• Peer responses should include at least two (2) of the following components: Offering advice; posing a question; providing an alternative point-of-view; and acknowledging similar experiences.
  • Peer responses should be supported by at least one reference (APA referencing format is not required for discussions)
  • All discussions can be accessed in the discussion section of the course.
  • A Discussion rubric is included in the discussion section of the course
  • More in-depth specific instructions for each discussion can be found in the discussion tab within the course.
  • Late Discussion posts receive a 10% per day late penalty. If your 2 peer responses are posted after the week is ended (after Day 7, Sunday) they receive a zero, and that the discussion is finished. You cannot receive credit for participation in a discussion with others after the discussion week has closed.
  • If there are less than 3 students in the course, only one (1) peer posting will be required. Your peer postings should challenge or expound upon at least one of the points made by your peer, and “I agree” does not constitute as an adequate response. As graduate students, you will be expected to provide comprehensive, relevant and well supported points in your assignments.

We all bring something unique to the classroom, from our understanding, our experiences, and our value systems. We honor and respect each person’s diverse beliefs to help us see beyond the classroom to be the most effective individuals we can be. Therefore, we should all be respectful of others while expressing our viewpoints and opinions. Proper Netiquette behavior is expected. Any inflammatory, demeaning or disrespectful language in a posting will be immediately removed from the discussion space.

Homework Assignments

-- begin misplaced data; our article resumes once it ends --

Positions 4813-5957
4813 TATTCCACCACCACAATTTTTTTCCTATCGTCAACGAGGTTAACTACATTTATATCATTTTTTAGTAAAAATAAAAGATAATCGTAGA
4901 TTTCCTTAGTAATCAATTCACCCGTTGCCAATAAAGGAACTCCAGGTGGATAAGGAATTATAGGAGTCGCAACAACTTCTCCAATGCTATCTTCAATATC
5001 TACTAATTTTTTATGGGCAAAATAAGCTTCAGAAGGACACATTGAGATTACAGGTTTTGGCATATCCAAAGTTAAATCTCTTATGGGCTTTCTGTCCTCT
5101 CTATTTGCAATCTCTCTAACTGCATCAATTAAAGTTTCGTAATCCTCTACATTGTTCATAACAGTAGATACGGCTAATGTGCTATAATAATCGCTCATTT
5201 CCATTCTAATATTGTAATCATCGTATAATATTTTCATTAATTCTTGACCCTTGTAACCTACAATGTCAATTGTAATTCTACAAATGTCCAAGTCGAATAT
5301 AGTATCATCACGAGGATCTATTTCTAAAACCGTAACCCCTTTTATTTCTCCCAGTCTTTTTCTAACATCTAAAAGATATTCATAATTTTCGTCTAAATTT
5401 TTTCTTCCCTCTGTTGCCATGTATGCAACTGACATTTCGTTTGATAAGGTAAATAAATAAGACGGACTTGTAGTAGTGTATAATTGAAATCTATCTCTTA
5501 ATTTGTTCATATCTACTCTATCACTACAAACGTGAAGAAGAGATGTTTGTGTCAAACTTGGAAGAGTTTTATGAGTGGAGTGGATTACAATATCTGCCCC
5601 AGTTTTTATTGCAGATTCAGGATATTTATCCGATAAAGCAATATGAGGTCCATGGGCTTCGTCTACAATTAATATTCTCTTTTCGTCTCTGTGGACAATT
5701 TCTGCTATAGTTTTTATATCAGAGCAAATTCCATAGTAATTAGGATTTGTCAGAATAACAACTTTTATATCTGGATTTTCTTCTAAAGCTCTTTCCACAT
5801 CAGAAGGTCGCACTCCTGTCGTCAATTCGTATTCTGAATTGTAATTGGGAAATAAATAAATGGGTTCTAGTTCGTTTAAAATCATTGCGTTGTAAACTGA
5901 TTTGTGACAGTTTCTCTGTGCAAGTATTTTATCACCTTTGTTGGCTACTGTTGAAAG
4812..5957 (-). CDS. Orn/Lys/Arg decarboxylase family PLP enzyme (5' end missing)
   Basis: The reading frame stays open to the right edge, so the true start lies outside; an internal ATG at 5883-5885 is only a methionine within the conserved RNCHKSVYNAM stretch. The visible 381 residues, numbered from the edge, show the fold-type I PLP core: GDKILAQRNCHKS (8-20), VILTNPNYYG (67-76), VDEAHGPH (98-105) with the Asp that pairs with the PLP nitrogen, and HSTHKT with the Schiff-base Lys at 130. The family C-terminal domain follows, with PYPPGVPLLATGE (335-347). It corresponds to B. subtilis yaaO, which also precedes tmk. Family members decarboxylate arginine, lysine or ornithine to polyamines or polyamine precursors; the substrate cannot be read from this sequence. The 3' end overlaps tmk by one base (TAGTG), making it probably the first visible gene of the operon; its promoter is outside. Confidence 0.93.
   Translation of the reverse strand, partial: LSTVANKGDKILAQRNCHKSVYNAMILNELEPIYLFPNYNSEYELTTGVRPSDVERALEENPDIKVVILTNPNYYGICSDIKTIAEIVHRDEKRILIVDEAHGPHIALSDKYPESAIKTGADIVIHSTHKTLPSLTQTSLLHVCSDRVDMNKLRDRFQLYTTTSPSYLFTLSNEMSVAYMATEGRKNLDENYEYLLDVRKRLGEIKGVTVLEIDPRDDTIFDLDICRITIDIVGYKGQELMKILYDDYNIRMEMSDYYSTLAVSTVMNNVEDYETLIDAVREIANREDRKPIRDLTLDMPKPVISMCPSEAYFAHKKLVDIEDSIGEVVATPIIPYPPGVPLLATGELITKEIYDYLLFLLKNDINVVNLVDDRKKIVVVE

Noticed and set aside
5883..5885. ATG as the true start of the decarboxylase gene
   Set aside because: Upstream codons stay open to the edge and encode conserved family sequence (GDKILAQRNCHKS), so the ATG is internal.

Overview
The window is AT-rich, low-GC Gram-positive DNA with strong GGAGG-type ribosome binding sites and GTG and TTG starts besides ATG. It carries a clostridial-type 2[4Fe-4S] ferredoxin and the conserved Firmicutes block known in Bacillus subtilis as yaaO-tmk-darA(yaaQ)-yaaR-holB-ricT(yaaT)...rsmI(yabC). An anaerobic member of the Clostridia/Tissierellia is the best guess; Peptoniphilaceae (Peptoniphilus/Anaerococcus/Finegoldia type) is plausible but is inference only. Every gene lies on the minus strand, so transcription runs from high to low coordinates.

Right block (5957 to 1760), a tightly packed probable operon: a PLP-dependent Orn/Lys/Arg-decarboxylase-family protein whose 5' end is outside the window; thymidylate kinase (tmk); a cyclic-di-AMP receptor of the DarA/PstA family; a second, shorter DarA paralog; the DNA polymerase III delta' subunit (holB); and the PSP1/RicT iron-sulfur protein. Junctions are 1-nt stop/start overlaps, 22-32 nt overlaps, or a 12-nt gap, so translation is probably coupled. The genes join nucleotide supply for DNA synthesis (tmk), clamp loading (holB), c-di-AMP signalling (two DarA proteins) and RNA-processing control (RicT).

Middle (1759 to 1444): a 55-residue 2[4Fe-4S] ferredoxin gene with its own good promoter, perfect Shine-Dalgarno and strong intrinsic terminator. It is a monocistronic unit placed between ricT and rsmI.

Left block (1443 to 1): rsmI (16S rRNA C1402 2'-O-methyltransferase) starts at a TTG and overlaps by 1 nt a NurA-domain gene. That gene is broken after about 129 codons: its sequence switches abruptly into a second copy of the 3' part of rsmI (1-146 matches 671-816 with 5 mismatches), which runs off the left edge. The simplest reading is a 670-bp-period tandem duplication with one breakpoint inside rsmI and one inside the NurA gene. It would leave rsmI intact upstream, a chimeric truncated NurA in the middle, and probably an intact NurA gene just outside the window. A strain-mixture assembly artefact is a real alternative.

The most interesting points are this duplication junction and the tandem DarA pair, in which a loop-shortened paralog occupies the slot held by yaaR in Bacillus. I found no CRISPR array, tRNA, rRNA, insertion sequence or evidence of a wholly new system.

Please review the Weekly Assignment Grading Rubric prior to submission. Assignments are due in the Assignment portion of the classroom by Sunday (Day 7), 11:55 pm. EST each week. Make sure you read and understand the directions and requirements for each Assignment. Please ensure that you cite your references in APA format with a minimum of our textbook and you may use academic outside resources. Assignments submitted late without advance notice and approval will receive a 5% per day late penalty and will not be accepted for grading after five (5) past the due date.

Assignments must follow American Psychological Association (APA) guidelines for reference and bibliographic citation. If necessary, refer to Publication Manual of the American Psychological Association (6th Edition or later). Washington, D.C.: American Psychological Association. Other APA websites are available through the Library and some are listed in the Week 7- Research Paper Packet.

The paper must be typed, double-spaced with 1-inch margins in 12-point Times New Roman font with all references cited. Papers will be graded based upon: 1). the extent to which students followed directions for the assignment, and 2). overall presentation (including clarity of argument, grammar and spelling) (see grading rubric for more specific grading information).

Exams: There will be two exams during the course. The exams will be open book open notes. Students will complete the quiz off line and input responses into the Quiz Shell located in the Test and Quizzes on the Course page. The students will have unlimited amount of time to work on the quizzes but students can only submit the quizzes once as a final submission.